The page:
Latest iOS 13.3.1 beta lets you fully disable location tracking on the iPhone 11

(Image credit: Future)

Apple often makes a point about how much it cares about user privacy, and a new feature coming in iOS 13.3.1 is specifically intended to give iPhone 11 owners extra peace of mind about one area of privacy in particular – location tracking.

As reported on Twitter, the latest beta version of iOS 13.3.1 includes a new toggle switch, enabling users to disable the Ultra Wideband chip that was introduced with the 2019 range of iPhones.

Ultra Wideband is like a more spatially aware version of Bluetooth, giving iOS features like AirDrop a better idea of where an iPhone is and which way it's pointing. It's going to come in very useful if Apple decides to launch a Tile competitor.

However, it's not been approved for use in every country where the iPhone 11 models are sold, so up until now it's been logging device locations, even when all the location service options are disabled.

Performance vs privacy

Now Apple is fixing the issue, as it promised to do when it was originally reported – disabling the Ultra Wideband chip on your iPhone 11 will completely disable any kind of location logging on the device.

Of course, you won't be able to use the features that Ultra Wideband offers, either. "Turning off location for Networking & Wireless may affect Bluetooth, Wi-Fi, and Ultra Wideband performance," says iOS when you flick the switch.

While you may have been living your life blissfully unaware of Ultra Wideband and what it does, now you know why your next iOS update is going to come with an additional toggle switch for you to think about.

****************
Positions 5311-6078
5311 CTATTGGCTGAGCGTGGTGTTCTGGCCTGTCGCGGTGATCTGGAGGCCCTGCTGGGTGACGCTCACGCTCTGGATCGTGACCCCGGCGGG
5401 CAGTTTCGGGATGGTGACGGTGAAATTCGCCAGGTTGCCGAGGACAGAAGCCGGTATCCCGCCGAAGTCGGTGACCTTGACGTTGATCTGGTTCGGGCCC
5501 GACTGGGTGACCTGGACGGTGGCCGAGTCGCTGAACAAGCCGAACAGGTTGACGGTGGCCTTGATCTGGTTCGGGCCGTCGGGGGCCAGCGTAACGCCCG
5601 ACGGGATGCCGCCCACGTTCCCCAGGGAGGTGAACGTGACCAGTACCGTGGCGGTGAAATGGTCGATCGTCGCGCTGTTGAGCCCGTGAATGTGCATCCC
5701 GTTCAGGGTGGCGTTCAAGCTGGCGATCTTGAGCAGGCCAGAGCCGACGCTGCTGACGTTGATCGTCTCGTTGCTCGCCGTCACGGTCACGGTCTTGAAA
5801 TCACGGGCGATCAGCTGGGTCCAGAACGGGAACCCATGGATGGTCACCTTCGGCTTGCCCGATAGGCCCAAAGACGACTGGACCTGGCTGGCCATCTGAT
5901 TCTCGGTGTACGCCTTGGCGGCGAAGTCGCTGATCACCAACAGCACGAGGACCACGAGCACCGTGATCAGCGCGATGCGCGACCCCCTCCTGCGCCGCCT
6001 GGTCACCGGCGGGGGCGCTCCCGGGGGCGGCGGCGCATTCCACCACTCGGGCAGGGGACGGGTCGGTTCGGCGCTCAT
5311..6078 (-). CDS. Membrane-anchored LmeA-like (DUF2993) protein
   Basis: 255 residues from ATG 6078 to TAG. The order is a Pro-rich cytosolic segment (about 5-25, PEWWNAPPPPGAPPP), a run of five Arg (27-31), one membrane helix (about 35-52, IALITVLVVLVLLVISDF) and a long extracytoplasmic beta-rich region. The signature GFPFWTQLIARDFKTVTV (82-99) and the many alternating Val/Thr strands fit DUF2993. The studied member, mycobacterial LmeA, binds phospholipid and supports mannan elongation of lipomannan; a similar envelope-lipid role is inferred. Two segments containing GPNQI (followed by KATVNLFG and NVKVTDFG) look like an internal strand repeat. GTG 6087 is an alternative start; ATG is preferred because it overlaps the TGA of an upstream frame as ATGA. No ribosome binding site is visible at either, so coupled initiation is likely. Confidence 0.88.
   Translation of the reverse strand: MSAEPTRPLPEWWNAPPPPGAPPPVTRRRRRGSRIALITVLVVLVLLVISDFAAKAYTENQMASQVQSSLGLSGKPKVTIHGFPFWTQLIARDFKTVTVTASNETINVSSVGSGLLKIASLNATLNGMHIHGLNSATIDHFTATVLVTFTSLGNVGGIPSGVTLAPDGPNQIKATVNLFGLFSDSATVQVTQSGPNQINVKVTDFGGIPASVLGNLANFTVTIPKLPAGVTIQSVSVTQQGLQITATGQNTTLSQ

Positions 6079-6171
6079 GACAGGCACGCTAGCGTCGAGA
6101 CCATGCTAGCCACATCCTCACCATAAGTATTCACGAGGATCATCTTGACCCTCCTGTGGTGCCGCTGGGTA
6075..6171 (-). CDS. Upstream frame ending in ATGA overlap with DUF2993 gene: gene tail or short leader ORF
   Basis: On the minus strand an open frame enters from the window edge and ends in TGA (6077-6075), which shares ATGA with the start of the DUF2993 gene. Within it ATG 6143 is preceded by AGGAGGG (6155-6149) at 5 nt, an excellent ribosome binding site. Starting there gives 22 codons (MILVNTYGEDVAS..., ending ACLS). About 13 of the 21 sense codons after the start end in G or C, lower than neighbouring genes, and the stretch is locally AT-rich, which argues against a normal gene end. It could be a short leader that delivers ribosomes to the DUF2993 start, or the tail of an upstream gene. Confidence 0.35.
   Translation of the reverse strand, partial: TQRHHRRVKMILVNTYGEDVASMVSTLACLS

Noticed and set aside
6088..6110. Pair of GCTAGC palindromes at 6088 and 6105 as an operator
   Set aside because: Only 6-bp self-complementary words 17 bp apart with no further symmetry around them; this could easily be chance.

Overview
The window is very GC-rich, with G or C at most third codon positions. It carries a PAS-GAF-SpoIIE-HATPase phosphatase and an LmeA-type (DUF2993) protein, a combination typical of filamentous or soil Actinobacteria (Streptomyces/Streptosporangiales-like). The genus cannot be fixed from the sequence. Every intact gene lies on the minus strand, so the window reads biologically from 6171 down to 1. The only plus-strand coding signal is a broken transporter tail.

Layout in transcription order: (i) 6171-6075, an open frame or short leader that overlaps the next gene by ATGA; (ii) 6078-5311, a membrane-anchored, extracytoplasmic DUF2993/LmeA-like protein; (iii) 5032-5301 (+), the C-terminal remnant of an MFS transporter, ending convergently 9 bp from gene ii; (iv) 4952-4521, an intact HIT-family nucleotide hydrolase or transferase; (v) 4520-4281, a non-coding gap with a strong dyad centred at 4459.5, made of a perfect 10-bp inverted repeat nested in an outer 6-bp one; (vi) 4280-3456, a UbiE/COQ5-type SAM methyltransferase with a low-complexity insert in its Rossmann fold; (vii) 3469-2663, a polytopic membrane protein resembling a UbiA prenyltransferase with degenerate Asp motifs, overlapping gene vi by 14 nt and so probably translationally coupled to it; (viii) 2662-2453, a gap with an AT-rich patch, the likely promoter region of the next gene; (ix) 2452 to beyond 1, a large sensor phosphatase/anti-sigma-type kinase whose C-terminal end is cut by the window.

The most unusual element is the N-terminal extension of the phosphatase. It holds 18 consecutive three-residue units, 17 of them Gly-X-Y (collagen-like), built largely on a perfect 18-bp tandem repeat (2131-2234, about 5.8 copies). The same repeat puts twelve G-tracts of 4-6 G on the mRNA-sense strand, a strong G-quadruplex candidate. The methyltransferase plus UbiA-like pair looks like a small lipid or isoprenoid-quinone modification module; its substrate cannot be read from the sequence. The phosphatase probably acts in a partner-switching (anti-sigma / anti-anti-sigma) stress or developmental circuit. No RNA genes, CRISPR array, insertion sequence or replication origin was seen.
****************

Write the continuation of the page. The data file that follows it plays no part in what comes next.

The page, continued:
Ultra Wideband is most probably coming to all the 2020 iPhones as well – we're expecting a successor to the iPhone SE this year, as well as the flagship phone launches due sometime during September.

Via 9to5Mac

David Nield
Freelance Contributor

Dave is a freelance tech journalist who has been writing about gadgets, apps and the web for more than two decades. Based out of Stockport, England, on TechRadar you'll find him covering news, features and reviews, particularly for phones, tablets and wearables. Working to ensure our breaking news coverage is the best in the business over weekends, David also has bylines at Gizmodo, T3, PopSci and a few other places besides, as well as being many years editing the likes of PC Explorer and The Hardware Handbook.